LeBlanc figured Herzog would compete for a year before succumbing to frustration. He was wrong.
"I'm a very competitive person," said Herzog, who wrestled at 189 pounds all four years. "After the first couple of months, I knew what to expect, and it started getting easier."
His father, John T. Herzog, prides himself on following his children's sport activities. To help his son become a better wrestler, he would peek in on practice and videotape the matches.
In his son's matches, his opponents had to remain in contact with him and couldn't sneak behind him.
"What we would do is play back the matches and try to re-create with his brother when he got in trouble, reversed or pinned," said his father.
When a Chicago specialist diagnosed the optic nerve condition – when John was 3 months old – the family was devastated.
"My wife and I felt like it was the end of the world," said his father. "It was poor us and poor John."
The couple did some research and joined a parent-infant program with other parents going through the same struggles.
"That was very helpful because first, we realized we were not alone, and second, we got advice," he said.
Then came schooling. Herzog said most things have been accessible since kindergarten, where he was taught to read Braille.
"There were some times when I was young when I was sad that I was blind," he said.
But he worked through it, attending regular classes with sighted children.
"I wasn't separated from the mainstream classes," he said. "If I was just exposed to blind people when I grew up, I would feel awkward and not comfortable being myself around sighted people. I wouldn't be the same person."
Herzog describes himself as a leader with a good sense of humor. Others agree, but add stubbornness to the mix.
"For a while, he was very conscious of not having any exceptions made for him because of his blindness. He tried to do everything himself. He was very independent," said his father. "But he realized that some concessions needed to be made."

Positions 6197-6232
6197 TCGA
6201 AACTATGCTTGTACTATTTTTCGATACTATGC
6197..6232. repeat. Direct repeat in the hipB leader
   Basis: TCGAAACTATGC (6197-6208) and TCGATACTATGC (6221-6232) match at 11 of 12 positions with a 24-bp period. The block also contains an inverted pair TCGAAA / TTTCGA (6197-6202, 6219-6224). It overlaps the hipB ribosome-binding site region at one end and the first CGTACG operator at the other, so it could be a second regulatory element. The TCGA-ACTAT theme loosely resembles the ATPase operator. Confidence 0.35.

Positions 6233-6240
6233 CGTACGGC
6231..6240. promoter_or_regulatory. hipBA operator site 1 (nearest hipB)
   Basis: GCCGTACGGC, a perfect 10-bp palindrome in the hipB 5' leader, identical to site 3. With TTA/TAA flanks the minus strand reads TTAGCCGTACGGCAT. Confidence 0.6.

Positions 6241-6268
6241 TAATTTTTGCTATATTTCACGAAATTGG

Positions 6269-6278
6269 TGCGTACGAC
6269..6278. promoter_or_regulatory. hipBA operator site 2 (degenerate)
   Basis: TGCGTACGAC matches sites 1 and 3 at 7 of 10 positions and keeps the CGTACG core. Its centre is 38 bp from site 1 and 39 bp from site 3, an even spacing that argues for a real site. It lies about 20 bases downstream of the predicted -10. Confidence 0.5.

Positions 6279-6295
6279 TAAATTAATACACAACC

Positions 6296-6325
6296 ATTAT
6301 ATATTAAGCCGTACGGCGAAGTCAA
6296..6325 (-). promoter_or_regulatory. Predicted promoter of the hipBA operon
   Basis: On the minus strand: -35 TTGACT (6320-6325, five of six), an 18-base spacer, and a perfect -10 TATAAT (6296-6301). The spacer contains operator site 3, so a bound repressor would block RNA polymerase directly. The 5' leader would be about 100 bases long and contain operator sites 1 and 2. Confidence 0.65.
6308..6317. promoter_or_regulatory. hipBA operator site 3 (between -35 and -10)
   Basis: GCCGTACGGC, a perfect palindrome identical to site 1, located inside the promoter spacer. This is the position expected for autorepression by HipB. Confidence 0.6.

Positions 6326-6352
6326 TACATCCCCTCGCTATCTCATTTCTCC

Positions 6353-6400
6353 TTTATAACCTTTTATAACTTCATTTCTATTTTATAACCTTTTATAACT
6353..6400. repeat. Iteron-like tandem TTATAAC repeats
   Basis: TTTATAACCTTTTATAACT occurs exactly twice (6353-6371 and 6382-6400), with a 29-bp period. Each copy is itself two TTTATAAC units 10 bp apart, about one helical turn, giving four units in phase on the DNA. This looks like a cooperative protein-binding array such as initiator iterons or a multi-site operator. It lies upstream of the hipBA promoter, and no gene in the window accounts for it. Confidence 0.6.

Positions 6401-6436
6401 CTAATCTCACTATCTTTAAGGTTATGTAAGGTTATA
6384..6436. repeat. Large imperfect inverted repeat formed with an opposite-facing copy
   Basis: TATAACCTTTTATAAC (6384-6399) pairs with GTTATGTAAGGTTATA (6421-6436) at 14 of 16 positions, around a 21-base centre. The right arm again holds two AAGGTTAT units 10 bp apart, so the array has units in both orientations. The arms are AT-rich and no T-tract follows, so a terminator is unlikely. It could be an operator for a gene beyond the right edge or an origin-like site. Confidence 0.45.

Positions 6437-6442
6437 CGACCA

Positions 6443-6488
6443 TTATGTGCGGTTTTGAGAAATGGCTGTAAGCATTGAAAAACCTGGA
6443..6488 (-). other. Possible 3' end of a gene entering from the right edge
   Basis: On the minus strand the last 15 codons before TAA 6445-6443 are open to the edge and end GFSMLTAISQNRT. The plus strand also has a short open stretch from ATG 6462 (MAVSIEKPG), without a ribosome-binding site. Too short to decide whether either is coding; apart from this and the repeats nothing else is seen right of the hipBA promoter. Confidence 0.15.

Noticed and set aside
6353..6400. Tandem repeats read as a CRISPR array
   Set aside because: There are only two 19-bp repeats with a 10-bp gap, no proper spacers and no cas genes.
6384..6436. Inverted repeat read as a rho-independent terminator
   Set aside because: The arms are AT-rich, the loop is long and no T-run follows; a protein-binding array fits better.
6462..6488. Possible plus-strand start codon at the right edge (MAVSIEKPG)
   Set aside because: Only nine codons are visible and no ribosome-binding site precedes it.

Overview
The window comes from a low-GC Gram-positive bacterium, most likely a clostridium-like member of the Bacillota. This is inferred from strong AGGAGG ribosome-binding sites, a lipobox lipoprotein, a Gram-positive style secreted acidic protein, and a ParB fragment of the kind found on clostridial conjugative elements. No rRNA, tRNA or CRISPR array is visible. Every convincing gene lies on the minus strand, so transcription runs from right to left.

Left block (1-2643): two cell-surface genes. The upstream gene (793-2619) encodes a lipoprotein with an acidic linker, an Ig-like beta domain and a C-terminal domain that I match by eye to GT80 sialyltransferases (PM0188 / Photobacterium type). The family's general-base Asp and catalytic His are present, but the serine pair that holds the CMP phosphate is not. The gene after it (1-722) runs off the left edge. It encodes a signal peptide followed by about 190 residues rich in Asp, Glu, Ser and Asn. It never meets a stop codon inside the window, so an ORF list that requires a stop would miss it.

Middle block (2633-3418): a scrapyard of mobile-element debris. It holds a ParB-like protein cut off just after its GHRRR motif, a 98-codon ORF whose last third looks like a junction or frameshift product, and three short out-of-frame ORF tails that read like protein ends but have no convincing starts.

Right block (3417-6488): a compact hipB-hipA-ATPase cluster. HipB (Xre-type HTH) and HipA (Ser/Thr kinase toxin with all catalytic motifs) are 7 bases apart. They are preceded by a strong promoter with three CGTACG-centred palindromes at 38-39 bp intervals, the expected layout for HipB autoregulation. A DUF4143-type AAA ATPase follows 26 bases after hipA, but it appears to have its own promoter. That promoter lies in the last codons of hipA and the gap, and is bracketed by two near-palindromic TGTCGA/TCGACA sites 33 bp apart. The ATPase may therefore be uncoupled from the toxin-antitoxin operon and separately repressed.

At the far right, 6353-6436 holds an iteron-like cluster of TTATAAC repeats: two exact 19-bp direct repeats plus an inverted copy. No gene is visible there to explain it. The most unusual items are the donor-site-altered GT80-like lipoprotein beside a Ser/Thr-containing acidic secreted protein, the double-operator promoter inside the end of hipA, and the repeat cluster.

That has included sports. Herzog can't play regular baseball, but that doesn't keep him off the field. He plays Beep Baseball, a game where some cork is drilled out of a 16-inch softball and replaced with a constant beeping device. Buzzers placed on the bases let runners know where to go. Herzog's father later became head coach of his Chicago Comets team after falling in love with the game as a fan.
But there was one concession Herzog wouldn't think of making.
During wrestling winter conditioning in high school, coaches took the athletes to the swimming pool as a change of pace workout. Many of them liked to jump off the diving board.
Not to be outdone, Herzog went off the high dive with his younger brother Adam talking him through it.
"That became the end of Christmas practice, watching John go off the high dive," LeBlanc said. "He always wanted to do what everyone else was doing."
"He has really been an inspiration not only to us but to his brother," added Herzog's father.
"Early on, I looked at life through different eyes with raising John. Things that we as sighted people take for granted. John judges people based on how they treat him and not how they may look. It's strictly based on how you are as a person."
Herzog said he plans to take that attitude and use it as a trial lawyer when he graduates from the UI in 2007.
You can reach Ernst Lamothe Jr. at (217) 351-5223 or via e-mail at email@example.com.